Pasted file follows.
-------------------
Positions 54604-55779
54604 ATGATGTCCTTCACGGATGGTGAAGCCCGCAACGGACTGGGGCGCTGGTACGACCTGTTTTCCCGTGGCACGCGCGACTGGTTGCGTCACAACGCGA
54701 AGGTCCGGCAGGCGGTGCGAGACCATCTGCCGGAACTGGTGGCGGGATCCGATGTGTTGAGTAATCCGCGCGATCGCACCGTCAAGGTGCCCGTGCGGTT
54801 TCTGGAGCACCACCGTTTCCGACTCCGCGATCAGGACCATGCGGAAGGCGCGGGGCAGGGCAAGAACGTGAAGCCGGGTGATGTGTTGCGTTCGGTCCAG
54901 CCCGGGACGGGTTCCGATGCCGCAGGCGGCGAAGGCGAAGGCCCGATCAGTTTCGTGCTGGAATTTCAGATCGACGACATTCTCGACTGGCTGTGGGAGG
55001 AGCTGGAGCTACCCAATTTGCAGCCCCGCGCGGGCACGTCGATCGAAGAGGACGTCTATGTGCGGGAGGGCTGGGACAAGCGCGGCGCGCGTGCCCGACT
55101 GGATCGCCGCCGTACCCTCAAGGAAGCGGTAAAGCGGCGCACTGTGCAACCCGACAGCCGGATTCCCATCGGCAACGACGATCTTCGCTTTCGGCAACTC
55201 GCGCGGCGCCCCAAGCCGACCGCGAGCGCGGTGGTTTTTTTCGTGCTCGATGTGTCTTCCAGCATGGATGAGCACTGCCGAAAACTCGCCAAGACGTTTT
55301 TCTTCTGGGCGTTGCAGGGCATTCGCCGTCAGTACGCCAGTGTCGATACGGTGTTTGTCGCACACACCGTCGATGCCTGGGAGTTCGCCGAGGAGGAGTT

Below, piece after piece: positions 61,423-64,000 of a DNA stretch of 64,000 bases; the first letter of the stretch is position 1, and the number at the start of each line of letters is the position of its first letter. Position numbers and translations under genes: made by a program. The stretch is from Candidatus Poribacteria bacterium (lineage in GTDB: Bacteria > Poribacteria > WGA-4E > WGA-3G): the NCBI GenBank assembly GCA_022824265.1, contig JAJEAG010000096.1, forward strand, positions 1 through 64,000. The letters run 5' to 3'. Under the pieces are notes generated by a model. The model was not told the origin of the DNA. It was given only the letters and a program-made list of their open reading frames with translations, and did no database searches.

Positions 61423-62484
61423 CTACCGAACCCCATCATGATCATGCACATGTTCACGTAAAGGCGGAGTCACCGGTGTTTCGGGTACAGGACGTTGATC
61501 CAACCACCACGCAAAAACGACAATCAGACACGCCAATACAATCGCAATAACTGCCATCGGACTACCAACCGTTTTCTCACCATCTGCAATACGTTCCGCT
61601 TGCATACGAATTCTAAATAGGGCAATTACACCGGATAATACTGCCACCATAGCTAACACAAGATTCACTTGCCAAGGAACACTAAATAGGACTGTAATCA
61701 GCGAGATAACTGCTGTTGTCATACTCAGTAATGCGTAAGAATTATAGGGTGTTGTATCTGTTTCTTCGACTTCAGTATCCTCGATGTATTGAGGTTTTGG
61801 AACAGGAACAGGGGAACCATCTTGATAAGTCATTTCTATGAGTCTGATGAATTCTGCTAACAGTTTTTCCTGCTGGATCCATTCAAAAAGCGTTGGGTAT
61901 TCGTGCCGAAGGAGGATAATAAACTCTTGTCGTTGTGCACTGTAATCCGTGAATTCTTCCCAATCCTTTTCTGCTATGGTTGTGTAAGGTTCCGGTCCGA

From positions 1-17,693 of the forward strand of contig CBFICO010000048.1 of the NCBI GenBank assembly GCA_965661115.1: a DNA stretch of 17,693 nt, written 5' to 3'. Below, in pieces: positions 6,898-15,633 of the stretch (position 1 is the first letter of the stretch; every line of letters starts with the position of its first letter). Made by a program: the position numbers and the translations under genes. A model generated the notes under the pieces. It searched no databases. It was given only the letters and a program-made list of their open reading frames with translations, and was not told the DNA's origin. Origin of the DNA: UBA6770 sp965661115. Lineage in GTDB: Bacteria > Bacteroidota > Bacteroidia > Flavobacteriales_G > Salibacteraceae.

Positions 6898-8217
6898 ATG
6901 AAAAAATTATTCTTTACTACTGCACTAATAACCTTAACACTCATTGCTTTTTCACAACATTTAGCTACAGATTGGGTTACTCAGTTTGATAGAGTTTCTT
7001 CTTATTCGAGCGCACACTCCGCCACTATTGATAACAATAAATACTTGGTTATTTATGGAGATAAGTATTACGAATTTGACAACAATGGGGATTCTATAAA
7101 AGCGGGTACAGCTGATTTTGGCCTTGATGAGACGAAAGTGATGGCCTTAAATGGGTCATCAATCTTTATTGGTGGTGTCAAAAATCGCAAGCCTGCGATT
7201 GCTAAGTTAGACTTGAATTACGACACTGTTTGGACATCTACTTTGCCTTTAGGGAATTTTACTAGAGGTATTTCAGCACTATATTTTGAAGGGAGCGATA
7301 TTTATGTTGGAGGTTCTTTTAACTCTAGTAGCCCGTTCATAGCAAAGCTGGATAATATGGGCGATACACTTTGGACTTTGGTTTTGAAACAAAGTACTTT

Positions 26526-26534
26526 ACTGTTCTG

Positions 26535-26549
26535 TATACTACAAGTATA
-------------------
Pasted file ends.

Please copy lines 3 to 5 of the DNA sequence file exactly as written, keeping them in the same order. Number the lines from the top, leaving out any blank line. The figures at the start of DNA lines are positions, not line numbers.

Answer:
54701 AGGTCCGGCAGGCGGTGCGAGACCATCTGCCGGAACTGGTGGCGGGATCCGATGTGTTGAGTAATCCGCGCGATCGCACCGTCAAGGTGCCCGTGCGGTT
54801 TCTGGAGCACCACCGTTTCCGACTCCGCGATCAGGACCATGCGGAAGGCGCGGGGCAGGGCAAGAACGTGAAGCCGGGTGATGTGTTGCGTTCGGTCCAG
54901 CCCGGGACGGGTTCCGATGCCGCAGGCGGCGAAGGCGAAGGCCCGATCAGTTTCGTGCTGGAATTTCAGATCGACGACATTCTCGACTGGCTGTGGGAGG